Erdogan demanded EU membership for Turkey in exchange for Sweden joining NATO

Turkish President Recep Erdogan has set a new condition for Sweden’s NATO membership: he demanded “opening the way to the EU for Turkey”.

Erdogan voiced his condition just hours before the NATO summit in Vilnius. He promised to voice the same position at a meeting with Swedish Prime Minister Ulf Kristersson and NATO Secretary General Jens Stoltenberg.

“I appeal to those countries that have made Turkey wait in front of the door to the EU for more than 50 years. First open the way for Turkey to the EU and then we will open the way for Sweden to NATO, as we have already done for Finland”, the Turkish president said before departing for Vilnius (quoted by Reuters).

Erdogan did not specify what exactly he meant by “open the way” to the EU.

European Commission spokeswoman Dana Spinant said two different processes should not be linked: the accession of Sweden to NATO and Turkey to the EU. “The EU has a very structured enlargement process and there is a very clear set of steps,” she told reporters in Brussels, Bloomberg reported.

Erdogan has previously demanded that Swedish authorities hand over to Ankara members of the Kurdistan Workers’ Party, a group that Turkey, the EU and the U.S. consider terrorist. As part of a deal struck last year, Stockholm agreed to lift a ban on arms sales to Turkey and amend anti-terrorism laws. Last week, a court in Stockholm found a Turkish national guilty of attempted extortion on behalf of the PKK, sentenced him to four and a half years in prison and ordered his expulsion after serving his sentence.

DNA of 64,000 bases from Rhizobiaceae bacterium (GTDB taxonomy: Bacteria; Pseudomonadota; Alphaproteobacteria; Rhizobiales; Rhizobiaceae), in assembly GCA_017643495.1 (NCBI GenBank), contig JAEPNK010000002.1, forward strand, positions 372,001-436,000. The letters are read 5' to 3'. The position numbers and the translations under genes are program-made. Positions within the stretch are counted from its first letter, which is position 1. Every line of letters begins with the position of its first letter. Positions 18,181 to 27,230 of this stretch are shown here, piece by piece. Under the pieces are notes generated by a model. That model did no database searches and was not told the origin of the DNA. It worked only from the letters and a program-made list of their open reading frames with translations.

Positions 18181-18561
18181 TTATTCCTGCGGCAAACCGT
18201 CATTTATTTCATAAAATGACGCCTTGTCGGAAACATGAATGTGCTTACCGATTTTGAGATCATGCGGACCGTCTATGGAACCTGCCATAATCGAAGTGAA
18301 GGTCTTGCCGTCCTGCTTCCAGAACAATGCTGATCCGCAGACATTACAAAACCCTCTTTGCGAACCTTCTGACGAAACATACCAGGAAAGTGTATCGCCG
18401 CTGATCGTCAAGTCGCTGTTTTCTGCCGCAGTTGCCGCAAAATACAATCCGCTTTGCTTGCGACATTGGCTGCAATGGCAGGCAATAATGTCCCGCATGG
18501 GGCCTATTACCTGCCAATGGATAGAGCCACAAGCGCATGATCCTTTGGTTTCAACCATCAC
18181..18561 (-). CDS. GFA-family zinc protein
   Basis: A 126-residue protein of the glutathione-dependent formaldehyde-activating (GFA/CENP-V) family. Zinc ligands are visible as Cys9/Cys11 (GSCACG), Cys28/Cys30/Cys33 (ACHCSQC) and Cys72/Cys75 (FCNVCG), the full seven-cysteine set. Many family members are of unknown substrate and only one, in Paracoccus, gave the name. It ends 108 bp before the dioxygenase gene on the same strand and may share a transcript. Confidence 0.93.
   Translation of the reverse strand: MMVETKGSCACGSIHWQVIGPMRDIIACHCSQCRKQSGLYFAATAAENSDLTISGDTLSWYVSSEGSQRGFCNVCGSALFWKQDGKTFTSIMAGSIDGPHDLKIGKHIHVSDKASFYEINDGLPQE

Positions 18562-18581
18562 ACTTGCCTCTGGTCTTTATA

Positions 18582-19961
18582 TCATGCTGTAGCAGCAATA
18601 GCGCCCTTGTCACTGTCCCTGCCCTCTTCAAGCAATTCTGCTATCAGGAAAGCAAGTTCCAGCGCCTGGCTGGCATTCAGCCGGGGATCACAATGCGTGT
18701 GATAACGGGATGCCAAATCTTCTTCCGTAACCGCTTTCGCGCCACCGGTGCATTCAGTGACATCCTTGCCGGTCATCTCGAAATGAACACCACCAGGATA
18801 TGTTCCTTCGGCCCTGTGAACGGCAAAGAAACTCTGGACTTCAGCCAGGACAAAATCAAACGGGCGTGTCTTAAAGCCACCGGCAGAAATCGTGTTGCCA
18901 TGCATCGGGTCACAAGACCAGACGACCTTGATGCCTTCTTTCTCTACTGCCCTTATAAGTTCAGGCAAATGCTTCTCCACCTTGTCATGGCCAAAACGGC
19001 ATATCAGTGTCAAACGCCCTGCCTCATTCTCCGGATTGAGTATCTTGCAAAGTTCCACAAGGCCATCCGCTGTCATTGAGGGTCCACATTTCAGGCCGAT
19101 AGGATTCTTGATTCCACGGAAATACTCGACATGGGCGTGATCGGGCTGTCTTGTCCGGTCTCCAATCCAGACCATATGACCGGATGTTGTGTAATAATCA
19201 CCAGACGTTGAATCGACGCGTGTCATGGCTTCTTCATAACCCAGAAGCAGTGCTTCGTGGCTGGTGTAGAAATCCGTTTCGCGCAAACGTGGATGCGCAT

Turkey has sought to join the EU since the 1980s. Official talks, started back in 2005, but have long been deadlocked. The reasons for the disagreement are human rights in Turkey, the independence of the judiciary and Ankara’s exploration of energy resources in the disputed waters around Cyprus.

Sweden applied to join NATO last year along with Finland after Russia invaded Ukraine. Due to difficulties in reaching an agreement between Ankara and Stockholm, Finland joined the bloc independently and became a full member in April this year.

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